You’re probably spending too much on Steam games

By: Patrick W. Zimmerman

Does Steam have a high-value sweet spot?  Yes.  Yes, it does.

As my esteemed colleague Ash has delved deeper and deeper into the deep abyss of the gaming world, I’ve started to wonder: How does price affect gaming quality?

Is a $30 game more likely to make you happy with your playing experience than a $5 game, or less so than a AAA title at $59.99? While price does effect perceptions of value, is there a sweet spot where, if you look for games around that price, you’re more likely to encounter a game that has gotten positive reviews? 

To the math cave!



The question

Is there a price range where Steam ratings peak?  How does median positive score (aka gamer happiness) vary with price?


The short-short version

There isn’t all that much variance in expected happiness between games that cost $3 and those that cost $50.  Therefore, why, exactly, would you spend that much?

The sweet spot seems to be between about $8 and $14, where you can typically get a game that has high ratings for quite cheap.  Though there (again), the difference between that and higher-priced games is only minor. 

True dumpster dives, the $1 and $2 games, basically suck, as do non-discounted AAA games (the most common type of game listed $59.99). 


The results

All 8368 qualifying games in the dataset (>= 40 reviews) sorted into price buckets (rounded price, basically):

Individual games, in a big searchable dashboard


Quick takeaways:

  • Free games get a bump in perceived value because, you know, free!
  • True dumpster diving is probably a bad idea (sorry, Ash!).
  • Wait for AAA games to go on sale.

Gory methodological details

I wrote a short little bash shell script that pulled the list of every game currently (as of publication) on Steam (all 19,445 of them), along with price, platform, release date, positive review percentage, and number of reviews.

I then sorted the games into price buckets, rounding to the nearest $1 for games under $10, nearest $2 for games $10-$20, nearest $5 for games $20-40, and nearest $10 for games above that price.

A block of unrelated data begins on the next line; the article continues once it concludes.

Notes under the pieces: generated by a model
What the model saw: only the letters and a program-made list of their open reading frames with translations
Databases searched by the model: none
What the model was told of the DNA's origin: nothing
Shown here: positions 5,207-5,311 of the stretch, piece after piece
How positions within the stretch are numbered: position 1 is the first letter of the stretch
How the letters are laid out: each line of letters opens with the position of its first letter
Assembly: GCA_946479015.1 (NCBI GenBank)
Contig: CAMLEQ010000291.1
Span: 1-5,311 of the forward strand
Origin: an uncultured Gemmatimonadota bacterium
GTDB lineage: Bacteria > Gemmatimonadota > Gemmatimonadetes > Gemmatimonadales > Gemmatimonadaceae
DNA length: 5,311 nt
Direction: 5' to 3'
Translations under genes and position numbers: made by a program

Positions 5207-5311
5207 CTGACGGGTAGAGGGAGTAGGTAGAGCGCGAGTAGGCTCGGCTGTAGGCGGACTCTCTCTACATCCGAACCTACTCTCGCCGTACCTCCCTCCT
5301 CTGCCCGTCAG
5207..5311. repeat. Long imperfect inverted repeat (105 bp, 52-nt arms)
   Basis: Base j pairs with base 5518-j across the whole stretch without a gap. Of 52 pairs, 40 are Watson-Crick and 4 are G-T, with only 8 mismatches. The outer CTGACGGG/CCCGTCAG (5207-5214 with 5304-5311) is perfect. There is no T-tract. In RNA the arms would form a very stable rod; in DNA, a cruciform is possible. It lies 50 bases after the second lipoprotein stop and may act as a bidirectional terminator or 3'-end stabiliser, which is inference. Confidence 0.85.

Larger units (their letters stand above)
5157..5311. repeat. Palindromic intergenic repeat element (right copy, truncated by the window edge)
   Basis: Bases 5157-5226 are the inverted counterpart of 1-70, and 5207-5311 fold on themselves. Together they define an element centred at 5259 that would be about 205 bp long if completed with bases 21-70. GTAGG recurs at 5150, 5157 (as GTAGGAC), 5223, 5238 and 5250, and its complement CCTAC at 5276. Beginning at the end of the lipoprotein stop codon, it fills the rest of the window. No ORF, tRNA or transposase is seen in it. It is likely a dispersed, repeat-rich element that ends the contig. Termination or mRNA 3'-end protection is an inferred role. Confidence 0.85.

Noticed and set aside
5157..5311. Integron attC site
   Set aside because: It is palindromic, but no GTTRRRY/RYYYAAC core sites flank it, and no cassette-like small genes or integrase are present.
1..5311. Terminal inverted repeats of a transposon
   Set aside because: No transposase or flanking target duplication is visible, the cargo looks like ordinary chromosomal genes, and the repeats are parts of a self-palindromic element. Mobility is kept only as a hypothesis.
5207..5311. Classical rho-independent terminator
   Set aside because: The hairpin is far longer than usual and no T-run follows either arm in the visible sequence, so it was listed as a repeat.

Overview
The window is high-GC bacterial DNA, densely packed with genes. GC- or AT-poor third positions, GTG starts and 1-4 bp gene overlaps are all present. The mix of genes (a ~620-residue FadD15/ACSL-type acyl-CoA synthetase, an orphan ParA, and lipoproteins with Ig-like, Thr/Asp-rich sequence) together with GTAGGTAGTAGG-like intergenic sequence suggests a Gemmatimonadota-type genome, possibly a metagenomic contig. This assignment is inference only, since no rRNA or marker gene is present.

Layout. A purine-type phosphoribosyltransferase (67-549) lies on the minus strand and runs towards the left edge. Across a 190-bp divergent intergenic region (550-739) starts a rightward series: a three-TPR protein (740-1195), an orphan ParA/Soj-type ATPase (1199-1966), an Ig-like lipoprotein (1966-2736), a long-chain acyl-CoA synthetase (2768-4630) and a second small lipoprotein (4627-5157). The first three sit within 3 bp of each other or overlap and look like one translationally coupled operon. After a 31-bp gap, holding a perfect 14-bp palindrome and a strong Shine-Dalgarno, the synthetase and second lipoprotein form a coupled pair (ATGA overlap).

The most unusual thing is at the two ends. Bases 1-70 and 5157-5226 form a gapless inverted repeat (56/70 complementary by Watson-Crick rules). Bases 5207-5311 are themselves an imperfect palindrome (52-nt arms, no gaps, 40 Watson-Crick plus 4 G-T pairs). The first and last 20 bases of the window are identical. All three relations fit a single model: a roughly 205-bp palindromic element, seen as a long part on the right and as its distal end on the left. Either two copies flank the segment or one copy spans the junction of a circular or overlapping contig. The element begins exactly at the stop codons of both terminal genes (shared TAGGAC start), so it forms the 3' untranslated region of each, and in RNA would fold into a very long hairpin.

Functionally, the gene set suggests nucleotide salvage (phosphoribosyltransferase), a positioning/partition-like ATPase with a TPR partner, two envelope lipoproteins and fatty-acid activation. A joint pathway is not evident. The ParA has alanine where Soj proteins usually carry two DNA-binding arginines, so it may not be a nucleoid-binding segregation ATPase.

Games over $70 were dropped, since there just weren’t enough of them to be meaningful, and almost all of them were bundles rather than single games, as were games with fewer than 40 reviews.

The final dataset:

  • n=8368
  • Only standalone games (no expansions or DLCs)
  • Steam’s current
    • There was no easy way to get price history for individual titles.
  • Only games with >=40 reviews, to ameliorate small sample size effects and reputation management shenanigans on behalf of the development team or other interested parties.
  • List current as of 1/26/2018

The dataset can basically be summed up as: “What are my options if I want to buy a Steam game right now?”


What’s next?

Maybe it’s time to look at some outliers. There are over 1000 free games on Steam right now, and they get a significant bump over games that cost even $0.99.  So, what makes a good free game? Other than, again, being free.

About The Author

Architeuthis Rex, a man of (little) wealth and (questionable) taste. Historian and anthropologist interested in identity, regionalism / nationalism, mass culture, and the social and political contexts in which they exist. Earned Ph.D. in social and cultural History with a concentration in anthropology from Carnegie Mellon University and then (mostly) fled academia to write things that more than 10 other people will actually read. Driven to pursue a doctorate to try and answer the question, "Why do they all hate each other?" — still working on it. Plays beer-league hockey, softball, and soccer. Professional toddler wrangler. Likes dogs, good booze, food, and horribly awesome kung-fu movies.

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